Distributed August 16, 2000
For Immediate Release
News Service Contact: Mark Nickel

Campus Life Task Force recommends changes to residential system

A report issued by the Campus Life Task Force recommends that Brown University reconfigure its current residential system to create a system of residential clusters. Two pilot clusters, designed to enhance student-faculty interaction and support a sense of community and continuity, could be ready for the fall of 2001.

PROVIDENCE, R.I. - The Campus Life Task Force, charged last January with reviewing and assessing campus life at Brown University, has issued a report calling for a pilot approach which would bring significant changes in the way Brown organizes residential living in specific residence halls. Among many specific recommendations, the report proposes the creation of “residential clusters,” which would function as neighborhoods, providing enhanced opportunities for social interaction, academic enrichment, improved faculty-student collaboration, greater diversity and better integration of academic and co-curricular programs.

The task force recommends that the University explore the residential clusters model by implementing two pilot projects – one in the Emery-Woolley and Morriss-Champlin residence halls and one in Wriston Quadrangle – in the fall of 2001.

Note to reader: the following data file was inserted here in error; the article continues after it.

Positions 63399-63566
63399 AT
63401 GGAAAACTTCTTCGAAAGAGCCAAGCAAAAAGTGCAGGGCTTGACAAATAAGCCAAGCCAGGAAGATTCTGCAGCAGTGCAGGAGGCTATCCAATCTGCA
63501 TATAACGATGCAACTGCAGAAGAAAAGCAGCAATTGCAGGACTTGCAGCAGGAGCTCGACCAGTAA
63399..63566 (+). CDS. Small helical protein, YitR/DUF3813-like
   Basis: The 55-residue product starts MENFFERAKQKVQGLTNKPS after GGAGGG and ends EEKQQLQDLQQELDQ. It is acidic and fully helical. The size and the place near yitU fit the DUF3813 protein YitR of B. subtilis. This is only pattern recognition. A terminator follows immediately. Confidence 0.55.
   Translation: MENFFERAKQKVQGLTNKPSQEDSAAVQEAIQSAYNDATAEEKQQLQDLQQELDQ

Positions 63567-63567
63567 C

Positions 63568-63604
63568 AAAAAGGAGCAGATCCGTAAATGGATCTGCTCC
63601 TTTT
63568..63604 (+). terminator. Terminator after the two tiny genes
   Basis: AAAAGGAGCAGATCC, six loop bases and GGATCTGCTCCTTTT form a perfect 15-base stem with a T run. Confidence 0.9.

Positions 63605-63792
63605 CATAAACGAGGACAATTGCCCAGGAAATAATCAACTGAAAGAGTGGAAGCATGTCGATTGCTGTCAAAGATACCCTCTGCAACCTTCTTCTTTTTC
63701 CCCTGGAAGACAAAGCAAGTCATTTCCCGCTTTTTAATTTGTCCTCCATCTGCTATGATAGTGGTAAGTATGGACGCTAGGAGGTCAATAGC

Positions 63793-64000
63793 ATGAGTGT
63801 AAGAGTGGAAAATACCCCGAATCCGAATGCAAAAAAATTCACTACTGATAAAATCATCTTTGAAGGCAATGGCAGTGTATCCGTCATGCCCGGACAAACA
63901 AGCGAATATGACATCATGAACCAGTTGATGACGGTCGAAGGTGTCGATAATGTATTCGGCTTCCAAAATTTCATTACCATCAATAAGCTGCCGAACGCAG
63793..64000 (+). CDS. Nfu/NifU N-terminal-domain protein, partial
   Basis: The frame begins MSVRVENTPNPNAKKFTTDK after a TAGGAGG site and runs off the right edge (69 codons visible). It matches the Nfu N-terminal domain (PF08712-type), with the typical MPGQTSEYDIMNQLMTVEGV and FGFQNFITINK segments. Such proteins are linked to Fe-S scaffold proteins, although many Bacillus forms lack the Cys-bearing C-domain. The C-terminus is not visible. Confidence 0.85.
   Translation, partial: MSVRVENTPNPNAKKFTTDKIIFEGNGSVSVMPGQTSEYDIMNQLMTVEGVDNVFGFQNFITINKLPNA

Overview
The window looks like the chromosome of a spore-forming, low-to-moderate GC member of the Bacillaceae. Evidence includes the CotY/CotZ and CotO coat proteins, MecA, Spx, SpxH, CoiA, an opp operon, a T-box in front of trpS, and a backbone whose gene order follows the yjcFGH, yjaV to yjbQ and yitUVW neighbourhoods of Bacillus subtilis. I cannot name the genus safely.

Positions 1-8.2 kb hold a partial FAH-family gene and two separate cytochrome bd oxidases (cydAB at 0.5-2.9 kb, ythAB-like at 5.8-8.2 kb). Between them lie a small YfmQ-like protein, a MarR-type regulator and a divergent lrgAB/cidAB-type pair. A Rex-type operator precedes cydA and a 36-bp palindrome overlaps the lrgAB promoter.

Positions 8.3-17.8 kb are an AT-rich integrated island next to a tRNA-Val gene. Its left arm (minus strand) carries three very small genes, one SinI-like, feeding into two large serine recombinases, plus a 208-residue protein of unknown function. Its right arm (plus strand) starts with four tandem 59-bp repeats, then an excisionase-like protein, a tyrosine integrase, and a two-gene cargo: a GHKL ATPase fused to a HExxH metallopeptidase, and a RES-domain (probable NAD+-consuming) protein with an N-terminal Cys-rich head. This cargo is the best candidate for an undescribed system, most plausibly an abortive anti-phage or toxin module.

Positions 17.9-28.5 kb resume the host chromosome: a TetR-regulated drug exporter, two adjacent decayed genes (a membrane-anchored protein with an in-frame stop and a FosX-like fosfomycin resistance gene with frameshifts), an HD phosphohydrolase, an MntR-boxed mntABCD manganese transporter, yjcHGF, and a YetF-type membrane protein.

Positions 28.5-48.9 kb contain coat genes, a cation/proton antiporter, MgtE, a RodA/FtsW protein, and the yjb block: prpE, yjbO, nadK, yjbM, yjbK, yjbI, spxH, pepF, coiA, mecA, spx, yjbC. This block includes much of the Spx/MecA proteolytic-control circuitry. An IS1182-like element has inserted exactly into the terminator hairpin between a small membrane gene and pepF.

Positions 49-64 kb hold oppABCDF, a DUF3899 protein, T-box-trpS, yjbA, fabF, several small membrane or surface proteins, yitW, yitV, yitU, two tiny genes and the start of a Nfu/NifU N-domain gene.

Editors: The Campus Life Task Force Report is available at the Brown News Service Web site.

The 19-member task force of students, faculty and administrators met weekly, interviewing deans, department heads, University staff and students. It was chaired by Janina Montero, vice president for campus life and student services.

“The task force recognized that students do not separate their lives into purely academic and non-academic spheres,” Montero said. “One of the overriding themes of our deliberations was our search for a residential system that would more effectively integrate learning and living, a system that would embody Brown’s core values of choice, diversity, independence, personal responsibility and interdisciplinary studies.”

Among the report’s other recommendations:

  • The University should strengthen programming and support services that address the specific needs of graduate and medical students, including improvements to study and research spaces and computer access for graduate students whose needs are not met within their home departments, and improving the residential options for graduate and medical students;

  • Working from the Faculty Fellows Program as a base, the University should expand faculty-student interaction in a residential environment and in other programmatic contexts;

  • The University should consider seriously the proposal put forward by the University Library to create the Information Resources Center that is an expanded and reconfigured library;

  • The University should pursue additional locations for the creative and performing arts as a means to develop collaborative projects among students and faculty.